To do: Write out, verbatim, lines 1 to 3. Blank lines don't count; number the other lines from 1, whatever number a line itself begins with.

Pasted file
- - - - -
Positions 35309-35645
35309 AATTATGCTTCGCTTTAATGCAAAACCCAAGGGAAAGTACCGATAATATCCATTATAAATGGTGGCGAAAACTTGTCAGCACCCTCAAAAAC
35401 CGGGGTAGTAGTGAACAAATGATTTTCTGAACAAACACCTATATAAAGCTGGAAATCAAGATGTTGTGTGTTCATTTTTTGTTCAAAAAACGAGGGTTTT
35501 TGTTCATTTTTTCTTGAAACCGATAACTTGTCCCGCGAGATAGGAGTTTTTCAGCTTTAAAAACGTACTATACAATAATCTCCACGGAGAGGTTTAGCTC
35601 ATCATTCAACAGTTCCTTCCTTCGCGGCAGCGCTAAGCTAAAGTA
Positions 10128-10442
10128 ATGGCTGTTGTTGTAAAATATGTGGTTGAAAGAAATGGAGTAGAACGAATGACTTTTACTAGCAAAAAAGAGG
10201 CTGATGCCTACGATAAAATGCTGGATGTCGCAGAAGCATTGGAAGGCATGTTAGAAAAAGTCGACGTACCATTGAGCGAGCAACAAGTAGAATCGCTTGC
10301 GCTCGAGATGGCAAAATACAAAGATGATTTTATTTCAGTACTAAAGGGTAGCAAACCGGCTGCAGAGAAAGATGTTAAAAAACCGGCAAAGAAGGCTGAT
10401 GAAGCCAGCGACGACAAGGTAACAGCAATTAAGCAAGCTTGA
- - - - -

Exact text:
Positions 35309-35645
35309 AATTATGCTTCGCTTTAATGCAAAACCCAAGGGAAAGTACCGATAATATCCATTATAAATGGTGGCGAAAACTTGTCAGCACCCTCAAAAAC
35401 CGGGGTAGTAGTGAACAAATGATTTTCTGAACAAACACCTATATAAAGCTGGAAATCAAGATGTTGTGTGTTCATTTTTTGTTCAAAAAACGAGGGTTTT